To further examine the roles of TAZ in SMG morphogenesis, we followed the expression and localization of TAZ at different stages of embryonic development by immunofluorescence localization coupled with confocal microscopy. Our previous studies identified two populations of salivary cell progenitors early in SMG morphogenesis: an outer layer of polarized acinar progenitors and a population of ductal progenitors in the inner bud regions (16). Interestingly, TAZ was differentially distributed in acinar and ductal progenitors early in morphogenesis at E13.5. In the polarized pro-acinar cell layer in contact with the basement membrane, which contains well-organized E-cadherin junctions, TAZ was found at the cell-cell borders (Figure 1e, E13.5, top insets, arrows), suggesting that TAZ is associated with E-cadherin junctions in these cells. We have also shown that during SMG morphogenesis, the acinar progenitors surround a population of proliferating polymorphous ductal progenitors with poorly organized E-cadherin junctions in the distal regions of the terminal buds, while the proximal region of the glands contain cells already forming secondary ductal structures. These secondary ductal structures extend the primary duct from the stalk region into the newly forming terminal buds, a process during which a subset of immature ductal progenitors cease to proliferate and undergo reorganization into ductal structures through cytoskeletal rearrangements as delineated by robust staining of F-actin (16). Examination of the distribution of TAZ in the inner bud region comprising ductal progenitors revealed that TAZ was predominantly cytoplasmic, with an exception for a fraction localized to the sites of new duct formation as marked by F-actin in the proximal bud regions (Figure 1e, E13.5, arrows, lower insets). Additionally, TAZ was detected in the mesenchyme surrounding the epithelial buds.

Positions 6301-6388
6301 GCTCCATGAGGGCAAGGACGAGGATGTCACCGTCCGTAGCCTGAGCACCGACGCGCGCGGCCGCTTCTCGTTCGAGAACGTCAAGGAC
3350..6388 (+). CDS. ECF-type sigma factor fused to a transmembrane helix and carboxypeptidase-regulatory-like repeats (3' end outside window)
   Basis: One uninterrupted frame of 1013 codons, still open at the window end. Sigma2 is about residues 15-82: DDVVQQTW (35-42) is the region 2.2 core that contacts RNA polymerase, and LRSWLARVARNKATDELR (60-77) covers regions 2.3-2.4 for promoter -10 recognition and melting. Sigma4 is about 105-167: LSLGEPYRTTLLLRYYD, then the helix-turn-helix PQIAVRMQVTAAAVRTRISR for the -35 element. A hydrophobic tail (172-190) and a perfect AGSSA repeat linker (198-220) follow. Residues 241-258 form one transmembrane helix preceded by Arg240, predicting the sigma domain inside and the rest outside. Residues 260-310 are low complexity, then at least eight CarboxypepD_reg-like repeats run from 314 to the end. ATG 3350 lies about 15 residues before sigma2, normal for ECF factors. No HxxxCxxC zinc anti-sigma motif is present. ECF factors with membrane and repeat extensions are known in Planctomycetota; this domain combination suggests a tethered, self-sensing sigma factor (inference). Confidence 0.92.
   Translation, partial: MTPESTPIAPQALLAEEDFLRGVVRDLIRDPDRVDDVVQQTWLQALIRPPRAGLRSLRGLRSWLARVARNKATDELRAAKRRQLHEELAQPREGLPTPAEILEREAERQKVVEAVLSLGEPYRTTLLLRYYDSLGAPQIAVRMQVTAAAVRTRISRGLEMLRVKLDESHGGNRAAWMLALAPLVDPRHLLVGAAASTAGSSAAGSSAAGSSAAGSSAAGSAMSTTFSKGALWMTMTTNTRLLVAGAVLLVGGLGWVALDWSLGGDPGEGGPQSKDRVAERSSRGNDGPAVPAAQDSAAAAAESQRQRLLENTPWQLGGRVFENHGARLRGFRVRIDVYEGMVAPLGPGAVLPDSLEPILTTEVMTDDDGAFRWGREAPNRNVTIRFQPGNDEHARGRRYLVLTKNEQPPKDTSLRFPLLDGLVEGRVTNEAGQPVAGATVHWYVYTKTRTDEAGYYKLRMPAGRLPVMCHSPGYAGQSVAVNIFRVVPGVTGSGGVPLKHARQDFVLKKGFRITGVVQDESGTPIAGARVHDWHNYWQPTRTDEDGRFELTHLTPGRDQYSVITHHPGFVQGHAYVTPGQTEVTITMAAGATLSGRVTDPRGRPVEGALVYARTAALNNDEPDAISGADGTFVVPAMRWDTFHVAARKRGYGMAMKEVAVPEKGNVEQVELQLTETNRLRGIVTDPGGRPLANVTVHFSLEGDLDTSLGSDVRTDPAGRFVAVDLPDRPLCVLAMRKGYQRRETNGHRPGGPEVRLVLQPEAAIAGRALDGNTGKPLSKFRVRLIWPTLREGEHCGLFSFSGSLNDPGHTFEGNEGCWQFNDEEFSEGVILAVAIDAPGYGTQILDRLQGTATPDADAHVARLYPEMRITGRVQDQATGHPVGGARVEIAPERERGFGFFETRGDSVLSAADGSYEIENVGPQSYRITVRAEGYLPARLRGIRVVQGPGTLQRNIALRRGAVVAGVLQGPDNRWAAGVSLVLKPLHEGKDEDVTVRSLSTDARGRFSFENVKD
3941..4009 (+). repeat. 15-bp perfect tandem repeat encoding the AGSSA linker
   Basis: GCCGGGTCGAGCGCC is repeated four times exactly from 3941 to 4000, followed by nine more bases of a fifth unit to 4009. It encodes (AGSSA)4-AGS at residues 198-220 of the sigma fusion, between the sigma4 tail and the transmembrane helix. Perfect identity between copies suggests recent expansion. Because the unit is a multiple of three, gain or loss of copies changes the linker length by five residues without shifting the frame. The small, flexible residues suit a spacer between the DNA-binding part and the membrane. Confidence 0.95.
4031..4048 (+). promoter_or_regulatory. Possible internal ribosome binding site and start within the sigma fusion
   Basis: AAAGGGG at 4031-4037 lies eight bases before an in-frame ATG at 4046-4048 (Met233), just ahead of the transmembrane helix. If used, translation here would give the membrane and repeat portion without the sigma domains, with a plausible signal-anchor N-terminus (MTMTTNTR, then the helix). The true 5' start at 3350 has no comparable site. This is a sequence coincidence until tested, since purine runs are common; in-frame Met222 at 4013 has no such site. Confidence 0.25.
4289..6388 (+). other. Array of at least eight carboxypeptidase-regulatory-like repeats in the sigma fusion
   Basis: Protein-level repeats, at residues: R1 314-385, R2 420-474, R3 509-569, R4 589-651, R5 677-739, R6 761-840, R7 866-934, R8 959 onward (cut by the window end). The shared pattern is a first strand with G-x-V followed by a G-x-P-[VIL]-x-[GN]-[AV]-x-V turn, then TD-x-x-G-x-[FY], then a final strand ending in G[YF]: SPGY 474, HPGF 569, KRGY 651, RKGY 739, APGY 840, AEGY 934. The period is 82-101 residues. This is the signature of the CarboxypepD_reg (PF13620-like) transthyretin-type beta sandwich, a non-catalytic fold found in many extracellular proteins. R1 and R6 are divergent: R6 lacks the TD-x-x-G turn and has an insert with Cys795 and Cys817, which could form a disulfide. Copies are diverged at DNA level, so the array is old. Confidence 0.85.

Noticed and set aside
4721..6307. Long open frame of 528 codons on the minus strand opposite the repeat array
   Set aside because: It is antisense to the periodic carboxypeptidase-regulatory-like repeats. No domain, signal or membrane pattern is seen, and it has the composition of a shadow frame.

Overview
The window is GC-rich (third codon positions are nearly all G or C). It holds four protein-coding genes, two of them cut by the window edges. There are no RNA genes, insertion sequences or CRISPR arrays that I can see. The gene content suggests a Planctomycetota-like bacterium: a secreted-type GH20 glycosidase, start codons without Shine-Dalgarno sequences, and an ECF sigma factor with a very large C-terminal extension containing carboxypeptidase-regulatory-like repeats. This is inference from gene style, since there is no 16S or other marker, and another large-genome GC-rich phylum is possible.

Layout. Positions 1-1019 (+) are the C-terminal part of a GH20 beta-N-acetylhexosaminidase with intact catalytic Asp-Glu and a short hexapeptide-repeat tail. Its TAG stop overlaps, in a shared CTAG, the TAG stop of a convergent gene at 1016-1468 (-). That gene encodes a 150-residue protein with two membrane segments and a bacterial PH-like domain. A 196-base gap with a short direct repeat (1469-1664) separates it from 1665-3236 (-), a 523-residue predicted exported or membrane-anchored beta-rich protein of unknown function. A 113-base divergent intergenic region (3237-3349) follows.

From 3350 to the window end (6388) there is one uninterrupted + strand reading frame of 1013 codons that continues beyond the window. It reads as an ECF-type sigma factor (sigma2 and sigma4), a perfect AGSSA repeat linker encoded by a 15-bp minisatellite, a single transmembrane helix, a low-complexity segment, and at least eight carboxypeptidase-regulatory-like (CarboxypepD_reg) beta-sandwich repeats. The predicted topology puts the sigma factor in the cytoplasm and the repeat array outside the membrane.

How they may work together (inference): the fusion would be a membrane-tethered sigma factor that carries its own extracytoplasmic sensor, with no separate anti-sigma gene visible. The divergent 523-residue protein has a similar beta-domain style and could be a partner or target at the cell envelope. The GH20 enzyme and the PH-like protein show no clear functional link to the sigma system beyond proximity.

During morphogenesis at E15.5, the acinar progenitors continue to expand and ultimately form unit acinar structures by the end of cytodifferentiation at E18.5. Development of the ductal tree moves from the proximal to distal regions of the terminal buds and involves the specification of apical membranes by F-actin and interacting components (16). Immunofluorescence localization of TAZ at E15.5 revealed that it continued to localize at intercellular junctions in the acinar progenitor cells (Figure 1e, E15.5, outer cell layer, arrows). Moreover, TAZ was more prominently defined in the newly forming duct regions, where it colocalized with F-actin (Figure 1e, E15.5, arrows, insets). Interestingly, at this stage, TAZ was present in both the cytoplasm and nucleus (Figure 1f, arrows, X-Y and orthogonal X-Z sections). Late in embryonic cytodifferentiation at E18.5, TAZ was organized at intercellular junctions in differentiated acinar and ductal cells (Figure 1e, E18.5, arrows, insets). We note that a significant fraction of TAZ was localized to sites representing either the basal regions of the SMG epithelium and/or the adjacent myoepithelial and mesenchymal compartments. Collectively, these data show that SMG development is associated with increased levels of phosphorylated and junctional TAZ in differentiating acinar and ductal cells.